Most people would argue that since cyclical unemployment is the by-product of a weak economy, it is necessarily a bad thing, though some have argued that recessions are good for the economy.
What about frictional unemployment? Let’s go back to our friend who quit his job as an economic research to pursue his dreams in the music industry. He quit a job he disliked to attempt a career at the music industry, even though it caused him to be unemployed for a short while. Or consider the case of a person who is tired of living in Flint and decides to make it big in Hollywood and who arrives in Tinseltown without a job.
A great deal of frictional unemployment comes from people following their hearts and their dreams. This is certainly a positive type of unemployment, though we would hope for these individuals’ sakes that they do not stay unemployed for too long.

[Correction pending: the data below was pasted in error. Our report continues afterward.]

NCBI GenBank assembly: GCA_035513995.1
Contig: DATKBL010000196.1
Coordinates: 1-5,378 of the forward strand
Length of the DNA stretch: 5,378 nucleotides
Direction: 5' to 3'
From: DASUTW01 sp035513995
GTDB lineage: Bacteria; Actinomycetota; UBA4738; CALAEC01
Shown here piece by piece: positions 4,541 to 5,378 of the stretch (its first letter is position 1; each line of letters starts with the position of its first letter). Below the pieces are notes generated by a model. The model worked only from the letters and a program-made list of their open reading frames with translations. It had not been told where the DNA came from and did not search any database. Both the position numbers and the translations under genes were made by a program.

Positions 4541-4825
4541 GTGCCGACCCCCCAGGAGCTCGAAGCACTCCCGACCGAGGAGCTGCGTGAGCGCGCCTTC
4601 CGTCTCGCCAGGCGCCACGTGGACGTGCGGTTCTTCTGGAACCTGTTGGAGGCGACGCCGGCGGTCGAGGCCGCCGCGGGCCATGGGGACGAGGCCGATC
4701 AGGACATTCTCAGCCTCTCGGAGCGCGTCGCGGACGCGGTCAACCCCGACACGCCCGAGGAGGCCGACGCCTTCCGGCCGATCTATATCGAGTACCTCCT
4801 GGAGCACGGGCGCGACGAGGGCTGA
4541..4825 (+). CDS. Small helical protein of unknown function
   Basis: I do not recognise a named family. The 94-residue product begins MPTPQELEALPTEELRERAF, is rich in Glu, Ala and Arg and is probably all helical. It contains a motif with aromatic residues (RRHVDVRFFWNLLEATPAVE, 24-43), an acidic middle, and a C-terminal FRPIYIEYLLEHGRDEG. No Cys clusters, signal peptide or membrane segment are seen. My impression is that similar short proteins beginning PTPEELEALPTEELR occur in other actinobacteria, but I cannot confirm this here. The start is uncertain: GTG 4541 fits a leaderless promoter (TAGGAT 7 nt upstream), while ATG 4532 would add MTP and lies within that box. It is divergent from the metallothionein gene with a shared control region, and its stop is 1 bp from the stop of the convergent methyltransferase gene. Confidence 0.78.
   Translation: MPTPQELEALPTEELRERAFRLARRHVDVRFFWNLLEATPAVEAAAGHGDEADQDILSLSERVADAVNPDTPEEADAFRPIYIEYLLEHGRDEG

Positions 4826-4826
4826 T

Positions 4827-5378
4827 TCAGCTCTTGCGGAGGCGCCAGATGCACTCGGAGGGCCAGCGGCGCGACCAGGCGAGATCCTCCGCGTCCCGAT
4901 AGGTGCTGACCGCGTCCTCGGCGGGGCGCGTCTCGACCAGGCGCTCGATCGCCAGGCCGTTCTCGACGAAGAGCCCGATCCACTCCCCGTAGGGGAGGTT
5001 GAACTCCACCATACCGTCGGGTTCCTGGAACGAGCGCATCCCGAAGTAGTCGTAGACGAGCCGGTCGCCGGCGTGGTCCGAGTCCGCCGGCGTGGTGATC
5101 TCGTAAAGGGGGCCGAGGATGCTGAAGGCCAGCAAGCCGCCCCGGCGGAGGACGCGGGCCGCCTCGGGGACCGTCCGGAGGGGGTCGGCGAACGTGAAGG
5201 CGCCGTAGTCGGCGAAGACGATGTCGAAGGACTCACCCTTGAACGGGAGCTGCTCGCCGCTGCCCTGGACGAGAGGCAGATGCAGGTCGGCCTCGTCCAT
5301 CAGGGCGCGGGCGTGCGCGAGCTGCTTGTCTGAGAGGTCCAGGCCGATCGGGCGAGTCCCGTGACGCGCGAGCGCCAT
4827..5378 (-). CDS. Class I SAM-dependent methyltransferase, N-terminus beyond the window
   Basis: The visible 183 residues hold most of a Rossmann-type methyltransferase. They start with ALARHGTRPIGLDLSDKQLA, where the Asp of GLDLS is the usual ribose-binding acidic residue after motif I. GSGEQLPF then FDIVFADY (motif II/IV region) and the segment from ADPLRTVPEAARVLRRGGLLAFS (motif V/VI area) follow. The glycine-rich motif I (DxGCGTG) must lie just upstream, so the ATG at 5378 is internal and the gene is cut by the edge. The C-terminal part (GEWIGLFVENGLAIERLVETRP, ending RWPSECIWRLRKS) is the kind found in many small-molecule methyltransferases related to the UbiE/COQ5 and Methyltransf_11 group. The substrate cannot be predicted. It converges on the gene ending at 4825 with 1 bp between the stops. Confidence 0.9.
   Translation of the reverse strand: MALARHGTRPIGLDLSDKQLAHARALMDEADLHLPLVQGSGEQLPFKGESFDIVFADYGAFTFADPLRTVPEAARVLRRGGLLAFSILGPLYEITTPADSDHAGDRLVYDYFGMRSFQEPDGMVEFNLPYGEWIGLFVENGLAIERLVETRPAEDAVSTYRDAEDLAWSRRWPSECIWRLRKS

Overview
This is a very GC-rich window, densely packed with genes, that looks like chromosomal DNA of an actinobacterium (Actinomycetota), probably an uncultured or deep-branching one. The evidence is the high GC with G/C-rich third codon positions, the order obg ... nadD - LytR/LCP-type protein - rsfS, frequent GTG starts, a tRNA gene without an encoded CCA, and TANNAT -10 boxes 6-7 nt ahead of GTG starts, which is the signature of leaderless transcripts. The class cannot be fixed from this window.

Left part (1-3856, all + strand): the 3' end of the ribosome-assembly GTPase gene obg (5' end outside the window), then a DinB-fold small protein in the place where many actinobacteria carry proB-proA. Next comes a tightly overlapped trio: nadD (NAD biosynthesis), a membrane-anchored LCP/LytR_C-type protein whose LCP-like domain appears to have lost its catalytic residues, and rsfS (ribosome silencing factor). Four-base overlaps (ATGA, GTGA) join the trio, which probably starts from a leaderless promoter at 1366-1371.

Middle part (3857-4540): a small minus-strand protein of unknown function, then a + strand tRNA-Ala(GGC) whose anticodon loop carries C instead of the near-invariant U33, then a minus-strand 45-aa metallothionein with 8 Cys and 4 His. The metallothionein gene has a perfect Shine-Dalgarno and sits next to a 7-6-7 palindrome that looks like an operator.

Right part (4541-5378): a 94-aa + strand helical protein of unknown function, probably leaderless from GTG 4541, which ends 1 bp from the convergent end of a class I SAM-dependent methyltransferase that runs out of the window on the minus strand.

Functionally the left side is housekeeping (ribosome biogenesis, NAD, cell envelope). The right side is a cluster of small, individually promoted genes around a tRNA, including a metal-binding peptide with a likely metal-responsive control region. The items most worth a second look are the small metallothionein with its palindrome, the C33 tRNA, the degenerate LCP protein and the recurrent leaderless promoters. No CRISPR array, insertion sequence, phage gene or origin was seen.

Finally, structural unemployment. When the car became commonplace, it cost a lot of buggy manufacturers their jobs. At the same time, most would argue that the automobile, on net, was a positive development. The only we could ever eliminate all structural unemployment is by eliminating all technological advancement.
By breaking down the three types of unemployment into cyclical unemployment, frictional unemployment, and structural unemployment, we see that an unemployment rate of 0% is not a positive thing. A positive rate of unemployment is the price we pay for technological development and for people chasing their dreams.